How electricity is generated in Malaysia

  • Focus
  • Wednesday, 22 Apr 2015

ELECTRICITY output in Malaysia is generated primarily from burning limited fossil fuel resources such as oil, coal or natural gas that have huge consequences for the environment.

Natural gas production has steadily increased year on year, becoming one of our primary energy suppliers in 2012 at 38,648 kilotonne of oil equivalent (ktoe).

As Malaysia’s economy develops, demand for electricity over the past decade has increased, almost doubling alongside population growth, reaching 134billion kWh in 2012 according to data from the Malaysia Energy Information Hub (MEIH).

The primary source of demand for Malaysia comes from the industrial sector, which accounts for about 45% in 2012, while residential and commercial use account for 33% and 21% respectively as sourced from the United States Energy Information Administration.

Nevertheless, biofuel sources such as biodiesel have been almost negligible though Malaysia plays a significant role in global palm oil production and supply, a key component used for biodiesel production.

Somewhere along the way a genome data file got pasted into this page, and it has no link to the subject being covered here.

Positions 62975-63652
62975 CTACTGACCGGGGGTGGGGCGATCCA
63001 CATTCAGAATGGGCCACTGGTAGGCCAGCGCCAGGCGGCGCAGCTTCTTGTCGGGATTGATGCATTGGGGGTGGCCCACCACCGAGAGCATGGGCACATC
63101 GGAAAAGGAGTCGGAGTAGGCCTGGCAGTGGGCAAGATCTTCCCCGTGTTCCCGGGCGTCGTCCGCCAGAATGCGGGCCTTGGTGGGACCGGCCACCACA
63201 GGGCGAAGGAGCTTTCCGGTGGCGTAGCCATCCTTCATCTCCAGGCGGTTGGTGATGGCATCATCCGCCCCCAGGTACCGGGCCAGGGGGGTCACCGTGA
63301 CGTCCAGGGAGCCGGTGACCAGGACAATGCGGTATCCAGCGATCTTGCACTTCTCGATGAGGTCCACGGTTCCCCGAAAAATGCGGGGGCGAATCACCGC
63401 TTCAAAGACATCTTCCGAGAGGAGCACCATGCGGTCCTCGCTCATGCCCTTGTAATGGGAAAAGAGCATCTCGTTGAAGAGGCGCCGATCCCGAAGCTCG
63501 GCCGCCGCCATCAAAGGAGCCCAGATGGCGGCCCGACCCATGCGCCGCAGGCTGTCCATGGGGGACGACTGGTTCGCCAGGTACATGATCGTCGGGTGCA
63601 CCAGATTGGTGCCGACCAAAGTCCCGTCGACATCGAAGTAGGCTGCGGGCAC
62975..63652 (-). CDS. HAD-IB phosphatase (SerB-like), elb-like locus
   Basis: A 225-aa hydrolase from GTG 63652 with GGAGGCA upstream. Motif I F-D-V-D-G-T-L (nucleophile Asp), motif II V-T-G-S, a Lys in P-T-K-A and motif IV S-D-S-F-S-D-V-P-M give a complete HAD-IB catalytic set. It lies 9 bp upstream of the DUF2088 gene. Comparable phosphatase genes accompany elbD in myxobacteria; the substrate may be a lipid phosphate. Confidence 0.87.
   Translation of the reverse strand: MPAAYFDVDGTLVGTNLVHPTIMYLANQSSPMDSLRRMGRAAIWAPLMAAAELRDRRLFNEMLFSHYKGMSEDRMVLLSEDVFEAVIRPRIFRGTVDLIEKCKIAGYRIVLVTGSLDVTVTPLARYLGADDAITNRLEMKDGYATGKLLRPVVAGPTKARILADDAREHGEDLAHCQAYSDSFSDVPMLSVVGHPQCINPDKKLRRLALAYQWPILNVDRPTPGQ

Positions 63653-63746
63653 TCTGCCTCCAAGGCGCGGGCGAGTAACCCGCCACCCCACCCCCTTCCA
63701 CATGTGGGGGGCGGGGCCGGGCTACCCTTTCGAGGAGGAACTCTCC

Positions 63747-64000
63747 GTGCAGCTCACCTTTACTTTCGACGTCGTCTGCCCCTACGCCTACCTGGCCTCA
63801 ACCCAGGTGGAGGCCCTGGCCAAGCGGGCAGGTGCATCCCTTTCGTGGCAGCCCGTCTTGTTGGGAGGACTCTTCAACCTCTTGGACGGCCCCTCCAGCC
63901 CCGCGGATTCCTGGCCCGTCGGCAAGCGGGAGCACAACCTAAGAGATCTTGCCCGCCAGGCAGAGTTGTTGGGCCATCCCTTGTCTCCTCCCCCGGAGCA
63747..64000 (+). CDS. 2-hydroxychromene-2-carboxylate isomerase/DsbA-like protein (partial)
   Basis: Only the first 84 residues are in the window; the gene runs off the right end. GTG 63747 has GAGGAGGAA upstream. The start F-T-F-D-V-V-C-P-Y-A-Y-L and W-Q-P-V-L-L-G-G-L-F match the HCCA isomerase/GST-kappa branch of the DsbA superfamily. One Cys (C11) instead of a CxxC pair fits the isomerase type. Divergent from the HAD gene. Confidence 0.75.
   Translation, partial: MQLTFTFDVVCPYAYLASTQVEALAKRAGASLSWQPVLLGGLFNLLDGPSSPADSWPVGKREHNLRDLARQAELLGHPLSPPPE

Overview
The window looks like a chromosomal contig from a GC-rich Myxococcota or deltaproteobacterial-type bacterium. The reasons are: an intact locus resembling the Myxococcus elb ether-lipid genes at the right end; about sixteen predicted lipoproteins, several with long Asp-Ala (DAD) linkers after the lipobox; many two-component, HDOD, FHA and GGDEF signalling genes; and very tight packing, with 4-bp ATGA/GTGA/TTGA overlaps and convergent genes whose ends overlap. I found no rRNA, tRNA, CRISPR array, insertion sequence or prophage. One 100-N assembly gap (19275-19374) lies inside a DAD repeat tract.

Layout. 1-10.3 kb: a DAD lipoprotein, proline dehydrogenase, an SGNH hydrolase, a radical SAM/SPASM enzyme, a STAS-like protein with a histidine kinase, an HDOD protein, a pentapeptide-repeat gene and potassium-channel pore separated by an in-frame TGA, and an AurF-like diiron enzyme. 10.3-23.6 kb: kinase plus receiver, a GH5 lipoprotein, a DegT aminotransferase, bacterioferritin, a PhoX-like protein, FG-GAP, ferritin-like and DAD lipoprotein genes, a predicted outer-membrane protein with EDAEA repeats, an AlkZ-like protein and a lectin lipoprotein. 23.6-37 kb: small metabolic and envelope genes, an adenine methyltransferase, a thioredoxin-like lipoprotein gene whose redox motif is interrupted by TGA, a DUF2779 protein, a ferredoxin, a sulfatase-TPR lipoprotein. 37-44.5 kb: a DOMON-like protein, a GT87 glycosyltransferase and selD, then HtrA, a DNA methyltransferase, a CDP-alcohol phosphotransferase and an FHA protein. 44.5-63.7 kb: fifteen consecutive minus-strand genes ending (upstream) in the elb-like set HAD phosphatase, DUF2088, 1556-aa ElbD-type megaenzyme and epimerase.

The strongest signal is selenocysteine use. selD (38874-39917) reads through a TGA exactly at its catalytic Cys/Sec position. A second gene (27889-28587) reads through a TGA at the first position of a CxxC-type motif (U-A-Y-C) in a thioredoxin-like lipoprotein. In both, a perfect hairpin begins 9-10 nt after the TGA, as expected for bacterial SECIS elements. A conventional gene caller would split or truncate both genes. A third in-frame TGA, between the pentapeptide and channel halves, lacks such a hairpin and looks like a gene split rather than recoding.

However initiatives by the Sustainable Energy Development Authority of Malaysia (SEDA), a statutory body formed under the Sustainable Energy Development Authority Act 2011, has led to renewable sources of energy increasing due to the feed-in tariff (FiT) mechanism.

The system provides for FiT approval holders, which include individuals or companies, will be eligible to invest in renewable energy sources such as solar power that can then be sold to the electricity grid.

Aside from alternative energy outputs such as hydroelectricity and solar power, biomass and biogas as sources of energy have also been increasing through SEDA’s initiative.

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